HOLY NAME HOSPITAL TREATS LIVER CANCER WITH "Y-90 SIRT THERAPY"
Teaneck, NJ — Interventional radiologists and radiation oncologists at Holy Name Hospital are using an innovative, minimally invasive technique called radioembolization to treat inoperable primary and metastatic liver cancer. Holy Name Hospital is the only hospital in New Jersey and within the New York metropolitan area with a cancer program designed to treat both primary and metastatic liver tumors.
Radioembolization is a minimally-invasive outpatient procedure conducted under imaging guidance that delivers precision-targeted therapy directly to cancerous liver tumors. The technique calls for the placement of a catheter through which millions of microspheres—minute particles that emit radiation—are directed into the blood vessels feeding the tumor. The microspheres become trapped in tiny capillaries, cutting off of the tumor’s blood supply and destroying malignant cells that are inaccessible via other techniques.
Holy Name takes a multidisciplinary approach to the procedure, engaging the collective skill of three teams: interventional radiology, nuclear medicine and radiation oncology. By embracing the expertise and perspectives of multiple clinicians, every patient is assured of a treatment approach that is uniquely suited to him or her.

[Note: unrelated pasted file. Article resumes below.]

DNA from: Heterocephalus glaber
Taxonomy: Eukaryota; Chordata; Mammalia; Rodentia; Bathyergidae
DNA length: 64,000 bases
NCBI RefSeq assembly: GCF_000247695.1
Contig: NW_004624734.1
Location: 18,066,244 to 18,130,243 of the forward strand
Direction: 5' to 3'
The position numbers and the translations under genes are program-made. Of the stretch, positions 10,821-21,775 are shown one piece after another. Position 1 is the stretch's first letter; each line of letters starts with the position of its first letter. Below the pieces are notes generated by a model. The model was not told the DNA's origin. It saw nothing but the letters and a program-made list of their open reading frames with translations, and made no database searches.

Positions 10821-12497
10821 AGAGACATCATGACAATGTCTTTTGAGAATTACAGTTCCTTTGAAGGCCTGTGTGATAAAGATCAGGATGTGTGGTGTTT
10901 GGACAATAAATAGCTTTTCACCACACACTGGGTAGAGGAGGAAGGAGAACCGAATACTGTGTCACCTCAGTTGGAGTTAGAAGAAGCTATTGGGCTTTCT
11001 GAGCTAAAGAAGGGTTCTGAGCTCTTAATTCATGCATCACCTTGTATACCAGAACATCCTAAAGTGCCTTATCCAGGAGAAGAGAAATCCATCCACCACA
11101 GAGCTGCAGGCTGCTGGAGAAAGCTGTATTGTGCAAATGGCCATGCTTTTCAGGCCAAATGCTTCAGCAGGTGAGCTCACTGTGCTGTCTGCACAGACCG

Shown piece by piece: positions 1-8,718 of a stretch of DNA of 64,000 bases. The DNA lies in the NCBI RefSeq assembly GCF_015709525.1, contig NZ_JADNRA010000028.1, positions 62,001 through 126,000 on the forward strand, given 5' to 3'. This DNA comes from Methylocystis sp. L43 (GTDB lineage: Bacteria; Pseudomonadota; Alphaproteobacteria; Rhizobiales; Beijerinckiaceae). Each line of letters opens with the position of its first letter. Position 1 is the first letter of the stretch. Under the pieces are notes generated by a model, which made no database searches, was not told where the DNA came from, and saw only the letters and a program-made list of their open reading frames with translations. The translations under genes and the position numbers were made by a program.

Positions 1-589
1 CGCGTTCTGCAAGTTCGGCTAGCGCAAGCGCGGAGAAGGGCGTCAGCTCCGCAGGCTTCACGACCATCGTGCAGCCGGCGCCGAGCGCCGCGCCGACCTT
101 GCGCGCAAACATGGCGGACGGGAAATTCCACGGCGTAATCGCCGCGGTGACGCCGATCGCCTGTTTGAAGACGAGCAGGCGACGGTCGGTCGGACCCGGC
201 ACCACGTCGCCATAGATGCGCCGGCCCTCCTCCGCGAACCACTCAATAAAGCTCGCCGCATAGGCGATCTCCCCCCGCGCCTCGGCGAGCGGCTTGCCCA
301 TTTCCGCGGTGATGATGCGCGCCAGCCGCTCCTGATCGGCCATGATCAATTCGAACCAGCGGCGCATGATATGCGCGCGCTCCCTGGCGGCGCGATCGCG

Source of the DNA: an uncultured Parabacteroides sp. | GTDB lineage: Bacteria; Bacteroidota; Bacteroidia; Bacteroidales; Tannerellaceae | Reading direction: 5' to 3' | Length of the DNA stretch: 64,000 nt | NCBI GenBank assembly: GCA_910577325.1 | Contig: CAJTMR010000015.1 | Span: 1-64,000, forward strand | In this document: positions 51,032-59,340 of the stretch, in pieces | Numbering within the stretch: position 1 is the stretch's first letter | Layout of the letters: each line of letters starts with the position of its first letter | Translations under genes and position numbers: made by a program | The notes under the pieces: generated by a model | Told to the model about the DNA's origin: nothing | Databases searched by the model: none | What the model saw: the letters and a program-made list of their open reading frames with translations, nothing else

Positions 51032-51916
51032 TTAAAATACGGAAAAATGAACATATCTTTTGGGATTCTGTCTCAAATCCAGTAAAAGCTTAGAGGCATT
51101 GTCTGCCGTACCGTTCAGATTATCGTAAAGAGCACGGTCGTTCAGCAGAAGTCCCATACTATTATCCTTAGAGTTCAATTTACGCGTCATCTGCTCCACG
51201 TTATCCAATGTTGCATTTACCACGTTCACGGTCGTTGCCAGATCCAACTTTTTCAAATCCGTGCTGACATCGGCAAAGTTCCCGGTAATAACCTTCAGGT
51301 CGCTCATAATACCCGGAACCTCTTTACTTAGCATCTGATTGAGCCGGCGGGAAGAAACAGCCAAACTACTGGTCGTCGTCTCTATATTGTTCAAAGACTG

According to John Rundback, M.D., Director of the Interventional Institute at Holy Name and a board-certified interventional radiologist specializing in cancer treatment, radioembolization is one of the emerging technologies classified as SIRT, or selective internal radiation therapy. "SIRT therapies," he says, "are part of the next generation of 'smart' treatments, a name we give to therapies that pack a powerful blow to malignant cells while having only a minor impact on surrounding healthy tissue."
According to the American Cancer Society, liver cancer diagnoses in the U.S. have increased and are expected to continue rising. About 90 percent of patients have tumors that are non-resectable, not able to be removed by surgery. According to Dr. Rundback, radioembolization is an excellent option for these patients. It can also be used in conjunction with other treatment modalities, such as chemotherapy or as a bridging technique prior to tumor radiofrequency ablation, surgery or transplantation.
"Radioembolization addresses the treatment challenges inherent to liver cancer because it is highly localized," explains Dr. Rundback. "Since radiation is delivered only to where it is needed, healthy liver tissue remains relatively unaffected. Furthermore, radioembolization patients rarely experience the fatigue, nausea and vomiting commonly associated with other treatments."
"For patients with primary or metastatic liver cancer, radioembolization is providing the best quality of life while slowing down the growth of tumors," he continues. "It also minimizes therapy-related discomfort, recovery time and side effects. This is treatment that can help patients live longer and better."